Boby wrote:How many AFV, aircraft and U-Boats produced Germany in WW1? xD
In WW1, Germany built:

351 U-Boats
48,381 aircraft

Compared to about 1,000 U-Boats and 100,000 aircraft in WW2, although WW2 aircraft were on average several times bigger. Also note WW1 lasted way less times (50 months versus 70 months for WW2) and Germany controlled territories in WW1 with about 300 billion 1990 dollars in GDP compared to 900-1,100 billion dollars in GDP for territories under German control in WW2.

This was a British tank factory in WW1:

Image

Not very different from an American tank factory in WW2:

Image

The idea that "Americans invented" mass production is complete nonsense.

Anyway, here is a link for WW1 munitions production and military expenditures and 1913 GDPs for the great powers that I computed:

https://docs.google.com/spreadsheets/d/ ... output=pdf
Yes, they can concentrate on weapons, bombs and ammo basically.
So did Germany in WW2:

Image

WW1 steel allocation probably looked the same for 75% of the steel allocation categories, but with less steel for tanks and motor vehicles.
But again, if you can post basic info of the ammo industry 1939-45 it would be helpful. How many factories, how many workers, how many machine tools, how many raw materials, etc, etc
Well according to the USSBS workers:

1943 - 568,500
1944 - 608,500

Rolled steel allocation, tons per month:

1943 - 300,000
1944 - 400,000

I don't have data for machine tools but I would guess about 250,000 machines given it's relative size in the whole metal-working sector. Although the problem is not output for 1943 and 1944 in my opinion but the low output in 1941-1942. Thing is, output was low because after the Battle of France, Hitler though that the war on the ground was already won (now they only needed to defeat the Third World Country called USSR), so ammunition production decreased 70% between July 1940 and November 1941. They started increasing ammunition production again after the USSR showed to the world it was still alive and kicking in the Battle of Moscow.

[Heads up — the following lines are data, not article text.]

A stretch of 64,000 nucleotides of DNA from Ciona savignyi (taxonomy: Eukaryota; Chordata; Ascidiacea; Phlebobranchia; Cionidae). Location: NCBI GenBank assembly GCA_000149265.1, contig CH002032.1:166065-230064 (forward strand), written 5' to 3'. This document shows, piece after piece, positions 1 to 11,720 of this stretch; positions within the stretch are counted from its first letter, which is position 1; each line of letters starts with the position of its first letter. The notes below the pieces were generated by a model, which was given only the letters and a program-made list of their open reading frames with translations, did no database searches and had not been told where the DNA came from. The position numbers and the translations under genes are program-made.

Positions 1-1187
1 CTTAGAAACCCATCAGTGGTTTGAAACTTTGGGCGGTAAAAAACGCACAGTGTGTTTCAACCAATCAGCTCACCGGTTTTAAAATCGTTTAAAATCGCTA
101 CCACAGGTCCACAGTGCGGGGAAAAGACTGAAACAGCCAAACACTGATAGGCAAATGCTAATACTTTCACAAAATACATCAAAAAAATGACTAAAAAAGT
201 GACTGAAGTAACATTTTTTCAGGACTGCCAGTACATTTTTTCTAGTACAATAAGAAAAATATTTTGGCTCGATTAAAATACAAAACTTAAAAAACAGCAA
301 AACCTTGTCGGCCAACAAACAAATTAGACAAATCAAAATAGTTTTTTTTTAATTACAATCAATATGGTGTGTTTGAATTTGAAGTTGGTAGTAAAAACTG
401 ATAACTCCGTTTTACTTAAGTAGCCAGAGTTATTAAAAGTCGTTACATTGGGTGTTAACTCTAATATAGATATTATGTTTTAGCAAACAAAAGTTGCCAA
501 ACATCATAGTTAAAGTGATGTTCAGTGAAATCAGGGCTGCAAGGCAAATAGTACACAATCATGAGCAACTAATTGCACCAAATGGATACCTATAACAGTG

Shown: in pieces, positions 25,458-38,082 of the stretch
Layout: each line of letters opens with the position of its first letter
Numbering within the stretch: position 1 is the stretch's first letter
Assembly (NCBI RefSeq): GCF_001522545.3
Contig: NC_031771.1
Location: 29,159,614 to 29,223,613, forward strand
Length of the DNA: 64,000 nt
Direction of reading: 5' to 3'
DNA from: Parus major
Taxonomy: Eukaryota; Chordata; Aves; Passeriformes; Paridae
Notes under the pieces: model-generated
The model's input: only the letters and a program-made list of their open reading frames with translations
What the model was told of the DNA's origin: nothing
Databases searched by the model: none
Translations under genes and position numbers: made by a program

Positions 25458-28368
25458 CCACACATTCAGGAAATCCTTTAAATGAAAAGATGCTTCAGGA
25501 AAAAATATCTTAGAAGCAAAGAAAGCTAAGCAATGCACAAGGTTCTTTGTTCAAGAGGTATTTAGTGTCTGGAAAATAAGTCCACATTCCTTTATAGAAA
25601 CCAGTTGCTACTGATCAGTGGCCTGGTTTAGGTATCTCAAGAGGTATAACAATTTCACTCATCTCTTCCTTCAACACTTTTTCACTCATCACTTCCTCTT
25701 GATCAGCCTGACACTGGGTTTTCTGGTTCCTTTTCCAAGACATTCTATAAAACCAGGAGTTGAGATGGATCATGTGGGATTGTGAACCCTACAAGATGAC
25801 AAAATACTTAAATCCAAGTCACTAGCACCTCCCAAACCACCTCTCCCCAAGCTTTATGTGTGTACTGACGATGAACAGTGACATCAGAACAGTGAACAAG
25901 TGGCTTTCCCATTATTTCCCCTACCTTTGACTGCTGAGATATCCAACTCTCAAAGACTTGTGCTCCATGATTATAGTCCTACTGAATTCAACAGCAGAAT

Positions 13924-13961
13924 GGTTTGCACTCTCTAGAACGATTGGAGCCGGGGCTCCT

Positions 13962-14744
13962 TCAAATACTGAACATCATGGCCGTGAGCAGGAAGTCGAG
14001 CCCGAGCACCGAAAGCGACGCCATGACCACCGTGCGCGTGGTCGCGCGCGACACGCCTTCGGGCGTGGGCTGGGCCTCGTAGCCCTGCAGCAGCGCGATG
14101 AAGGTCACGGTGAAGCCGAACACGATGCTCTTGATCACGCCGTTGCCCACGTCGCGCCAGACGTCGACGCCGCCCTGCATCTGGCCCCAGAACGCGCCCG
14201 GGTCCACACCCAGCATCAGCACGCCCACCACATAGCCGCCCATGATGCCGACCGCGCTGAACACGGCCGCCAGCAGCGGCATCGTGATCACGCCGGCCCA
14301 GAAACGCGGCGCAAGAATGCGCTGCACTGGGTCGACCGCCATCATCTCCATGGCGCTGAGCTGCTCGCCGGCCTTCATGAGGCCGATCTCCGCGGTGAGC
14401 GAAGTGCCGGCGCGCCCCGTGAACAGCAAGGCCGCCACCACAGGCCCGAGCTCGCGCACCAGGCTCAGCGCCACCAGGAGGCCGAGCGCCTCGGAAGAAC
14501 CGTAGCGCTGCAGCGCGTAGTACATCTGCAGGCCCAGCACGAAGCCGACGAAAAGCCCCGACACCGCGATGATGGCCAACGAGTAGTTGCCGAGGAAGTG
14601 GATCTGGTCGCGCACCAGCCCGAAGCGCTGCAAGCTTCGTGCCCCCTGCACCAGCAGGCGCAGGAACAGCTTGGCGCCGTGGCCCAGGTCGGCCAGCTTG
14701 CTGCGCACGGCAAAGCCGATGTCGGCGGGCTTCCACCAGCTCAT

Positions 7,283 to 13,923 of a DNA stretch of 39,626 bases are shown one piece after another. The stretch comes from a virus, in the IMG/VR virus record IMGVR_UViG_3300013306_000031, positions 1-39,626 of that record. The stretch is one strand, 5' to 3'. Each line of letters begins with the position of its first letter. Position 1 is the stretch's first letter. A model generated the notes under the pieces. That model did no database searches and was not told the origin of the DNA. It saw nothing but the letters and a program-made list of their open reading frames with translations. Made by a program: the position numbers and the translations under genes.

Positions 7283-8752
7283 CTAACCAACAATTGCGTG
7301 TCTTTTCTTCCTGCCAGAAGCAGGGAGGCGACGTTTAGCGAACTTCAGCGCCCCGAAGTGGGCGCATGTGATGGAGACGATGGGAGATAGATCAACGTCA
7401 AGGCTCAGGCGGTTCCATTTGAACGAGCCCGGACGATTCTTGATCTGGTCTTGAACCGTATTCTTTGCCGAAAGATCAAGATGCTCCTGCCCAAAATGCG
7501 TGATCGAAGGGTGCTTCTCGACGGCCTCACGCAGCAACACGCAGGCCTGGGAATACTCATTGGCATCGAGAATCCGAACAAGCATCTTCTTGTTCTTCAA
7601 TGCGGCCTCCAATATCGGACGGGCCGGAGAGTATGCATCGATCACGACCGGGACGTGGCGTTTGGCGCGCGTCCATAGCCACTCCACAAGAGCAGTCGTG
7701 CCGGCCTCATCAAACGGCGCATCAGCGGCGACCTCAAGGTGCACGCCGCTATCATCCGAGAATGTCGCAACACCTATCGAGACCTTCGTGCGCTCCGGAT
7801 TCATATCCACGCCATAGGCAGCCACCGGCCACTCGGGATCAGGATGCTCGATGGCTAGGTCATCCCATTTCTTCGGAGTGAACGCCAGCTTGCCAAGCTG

Last edited by Guaporense on 11 Sep 2016 03:28, edited 1 time in total.
"In tactics, as in strategy, superiority in numbers is the most common element of victory." - Carl von Clausewitz

Boby
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Re: Was the German war effort badly run?

Post by Boby » 10 Sep 2016 08:19

Thanks for the info. Very Interesting data.

Boby

Pd: I was unaware of the huge output in aircraft in ww1 8O

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Re: Was the German war effort badly run?

Post by Boby » 10 Sep 2016 08:53

It was not "badly run" if you are saying that the NS-Leadership thought there was no reason to continue the ammo production levels for Barbarossa.

I remind you there was a real crisis in the First half of 1940, resulting in the appointment of Dr. Todt as munitions minister in March.

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Re: Was the German war effort badly run?

Post by ljadw » 10 Sep 2016 11:07

Boby wrote:It was not "badly run" if you are saying that the NS-Leadership thought there was no reason to continue the ammo production levels for Barbarossa.

I remind you there was a real crisis in the First half of 1940, resulting in the appointment of Dr. Todt as munitions minister in March.

There were 3 reasons why the ammo production was not increased for Barbarossa


1 ) The ammo consumption in may/june 1940 was lower than expected, resulting in a surplus of stocks

2 ) As Barbarossa was planned, calculated, expected as a short campaign of a few weeks (not much more than Fall Gelb/Fall Rot ) there was no need to increase the ammo production


3 ) The war against Britain/US had priority over Barbarossa and already on 20 june 1941, Hitler had given the order to decrease the ammo production for the army, in favour of the production for the LW .

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Re: Was the German war effort badly run?

Post by Boby » 10 Sep 2016 11:20

ljadw wrote:[2 ) As Barbarossa was planned, calculated, expected as a short campaign of a few weeks (not much more than Fall Gelb/Fall Rot ) there was no need to increase the ammo production .
Do you mean the border battles? Hitler and Fromm expected 3-4 months.